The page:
Cab Calloway and The Cotton Club Orchestra, 1934 photo of His High-de-Highness of Ho-de-Ho and the band

 

 

Cab Calloway's orchestra brought its Brown Sugar revue to the club in 1930, replacing Ellington's group after its departure in 1931; Jimmie Lunceford's band replaced Calloway's in 1934, while Ellington, Armstrong, and Calloway returned to perform at the club in later years. The club was also the first show business opportunity for Lena Horne, who began there as a chorus girl at the age of sixteen. Dorothy Dandridge performed there while still one of The Dandridge Sisters, while Coleman Hawkins and Don Redman played there as part of Henderson's band. Tap dancers Bill "Bojangles" Robinson, Sammy Davis Jr. (as part of the Will Mastin Trio), and the Nicholas Brothers starred there as well.

The club also drew from white popular culture of the day. Walter Brooks, who had produced the successful Broadway show Shuffle Along, was the nominal owner. Dorothy Fields and Jimmy McHugh, one of the most prominent songwriting teams of the era, and Harold Arlen provided the songs for the revues, one of which, "Blackbirds of 1928", starring Adelaide Hall featured the songs "I Can't Give You Anything But Love" and "Diga Diga Doo", produced by Lew Leslie on Broadway. In 1934, Adelaide Hall starred at the Cotton Club in the biggest grossing show that ever appeared at the club. Featured on the bill was the 16 year old Lena Horne. Closed temporarily in 1936 after the race riot in Harlem the previous year, the Cotton Club reopened later that year at Broadway and 48th Street. It closed for good in 1940, under pressure from higher rents, changing tastes and a federal investigation into tax evasion by Manhattan nightclub owners. The Latin Quarter nightclub opened in its space and the building was torn down in 1989 to make way for a hotel.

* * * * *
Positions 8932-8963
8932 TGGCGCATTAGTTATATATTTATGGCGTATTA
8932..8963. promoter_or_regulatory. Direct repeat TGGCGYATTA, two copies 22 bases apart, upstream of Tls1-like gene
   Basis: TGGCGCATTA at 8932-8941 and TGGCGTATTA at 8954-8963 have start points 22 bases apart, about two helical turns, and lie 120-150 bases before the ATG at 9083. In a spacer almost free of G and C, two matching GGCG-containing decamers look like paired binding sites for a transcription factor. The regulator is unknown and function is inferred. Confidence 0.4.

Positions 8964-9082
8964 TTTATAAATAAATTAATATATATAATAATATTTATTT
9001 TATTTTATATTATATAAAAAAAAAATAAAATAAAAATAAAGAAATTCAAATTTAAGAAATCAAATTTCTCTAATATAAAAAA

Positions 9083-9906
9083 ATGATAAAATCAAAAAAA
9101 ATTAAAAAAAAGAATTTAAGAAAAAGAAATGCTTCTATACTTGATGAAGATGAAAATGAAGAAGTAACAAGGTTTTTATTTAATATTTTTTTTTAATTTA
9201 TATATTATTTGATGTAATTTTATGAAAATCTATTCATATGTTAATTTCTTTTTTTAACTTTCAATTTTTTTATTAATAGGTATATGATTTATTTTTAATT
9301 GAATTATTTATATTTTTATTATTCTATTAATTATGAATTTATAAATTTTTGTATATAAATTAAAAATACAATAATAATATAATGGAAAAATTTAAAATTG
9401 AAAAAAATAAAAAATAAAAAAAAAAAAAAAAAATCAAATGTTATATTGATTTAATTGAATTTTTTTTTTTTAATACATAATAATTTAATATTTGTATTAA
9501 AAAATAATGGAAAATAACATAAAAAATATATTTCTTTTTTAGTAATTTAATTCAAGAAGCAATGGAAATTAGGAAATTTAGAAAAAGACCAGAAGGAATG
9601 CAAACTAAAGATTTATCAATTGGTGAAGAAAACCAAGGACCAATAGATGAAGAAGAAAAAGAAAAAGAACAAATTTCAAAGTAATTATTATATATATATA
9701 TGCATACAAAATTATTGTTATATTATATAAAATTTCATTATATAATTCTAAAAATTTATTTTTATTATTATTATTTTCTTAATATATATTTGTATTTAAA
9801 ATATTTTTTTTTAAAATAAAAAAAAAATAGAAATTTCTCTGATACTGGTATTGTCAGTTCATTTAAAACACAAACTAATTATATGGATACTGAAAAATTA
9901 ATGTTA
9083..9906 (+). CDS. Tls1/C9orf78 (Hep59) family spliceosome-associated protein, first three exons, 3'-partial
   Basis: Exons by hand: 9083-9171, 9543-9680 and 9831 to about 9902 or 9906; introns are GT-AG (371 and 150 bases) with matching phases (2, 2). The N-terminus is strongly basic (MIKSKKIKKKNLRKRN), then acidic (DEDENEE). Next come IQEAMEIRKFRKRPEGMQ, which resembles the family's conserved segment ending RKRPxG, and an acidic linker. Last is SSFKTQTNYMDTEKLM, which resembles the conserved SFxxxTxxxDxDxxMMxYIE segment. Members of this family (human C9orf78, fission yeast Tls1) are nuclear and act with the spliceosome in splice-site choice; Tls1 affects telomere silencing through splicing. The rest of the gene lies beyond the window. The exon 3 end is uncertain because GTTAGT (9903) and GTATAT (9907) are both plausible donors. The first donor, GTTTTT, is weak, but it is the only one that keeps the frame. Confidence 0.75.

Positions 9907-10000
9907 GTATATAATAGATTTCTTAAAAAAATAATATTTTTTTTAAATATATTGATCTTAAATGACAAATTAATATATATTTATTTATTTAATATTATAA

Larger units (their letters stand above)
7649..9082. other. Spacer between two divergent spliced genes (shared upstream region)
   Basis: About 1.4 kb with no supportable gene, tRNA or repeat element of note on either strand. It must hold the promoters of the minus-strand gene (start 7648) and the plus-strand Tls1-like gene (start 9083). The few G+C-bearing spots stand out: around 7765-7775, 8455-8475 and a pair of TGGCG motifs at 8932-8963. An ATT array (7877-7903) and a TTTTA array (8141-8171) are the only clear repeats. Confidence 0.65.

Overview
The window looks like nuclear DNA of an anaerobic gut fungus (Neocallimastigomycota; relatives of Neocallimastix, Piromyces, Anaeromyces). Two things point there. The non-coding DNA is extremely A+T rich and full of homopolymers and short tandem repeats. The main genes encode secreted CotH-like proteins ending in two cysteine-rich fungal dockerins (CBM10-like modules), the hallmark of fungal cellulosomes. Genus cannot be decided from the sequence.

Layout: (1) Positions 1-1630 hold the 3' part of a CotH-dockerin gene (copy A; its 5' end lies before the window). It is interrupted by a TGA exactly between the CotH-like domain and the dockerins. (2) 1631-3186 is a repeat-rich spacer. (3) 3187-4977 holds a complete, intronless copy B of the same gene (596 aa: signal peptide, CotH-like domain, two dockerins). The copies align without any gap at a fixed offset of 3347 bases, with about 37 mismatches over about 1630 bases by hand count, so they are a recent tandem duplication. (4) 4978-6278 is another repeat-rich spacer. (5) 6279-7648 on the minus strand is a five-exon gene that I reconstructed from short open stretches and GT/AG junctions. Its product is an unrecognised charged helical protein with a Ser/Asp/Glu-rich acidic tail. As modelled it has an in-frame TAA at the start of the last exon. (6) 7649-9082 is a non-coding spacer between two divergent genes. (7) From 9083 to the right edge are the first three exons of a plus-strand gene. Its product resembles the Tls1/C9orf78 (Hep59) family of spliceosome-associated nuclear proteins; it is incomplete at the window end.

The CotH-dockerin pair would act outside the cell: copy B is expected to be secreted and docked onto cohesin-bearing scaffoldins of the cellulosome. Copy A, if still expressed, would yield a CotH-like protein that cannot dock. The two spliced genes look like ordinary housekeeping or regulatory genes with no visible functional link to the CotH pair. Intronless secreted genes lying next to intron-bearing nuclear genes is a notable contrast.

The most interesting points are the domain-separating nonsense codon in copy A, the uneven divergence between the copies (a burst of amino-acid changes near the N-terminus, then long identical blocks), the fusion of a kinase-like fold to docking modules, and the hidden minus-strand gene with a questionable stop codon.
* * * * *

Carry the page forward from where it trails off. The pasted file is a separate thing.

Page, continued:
The Club Band started up, with the very cool bass player. Some girls from our tour joined the backing singer in some gospel greats (I put one on our Facebook page)

 

 

 

Asked by the lead singer "Anyone's birthday this week". I was pointed out, thanks everyone. I thought I was going to get away with dancing happily while the lady with the Eartha Kitt voice sang for me, (she had just finished a couple of hours leading the choir at her own church), until the mike was thrust into my palm. I did a couple of lines in the 'Marilyn Munroe' famously singing to JFK which so un-pleased Jackie. Then I did a couple of lines in my best, deepest mama voice, this raised the thumb of the singer (sorry - I forgot her name) and the sexy bass player. Who would have thought my debut would be on such a stage. Thankfully, Bear said he couldn't hear much of me.

 

 

 
 

 

The new club with the same name opened in 1978 in Harlem on 125th street

 

 

 

 

 

ALL IN ALL WHAT A PHENOMENAL WAY TO EAT SUNDAY LUNCH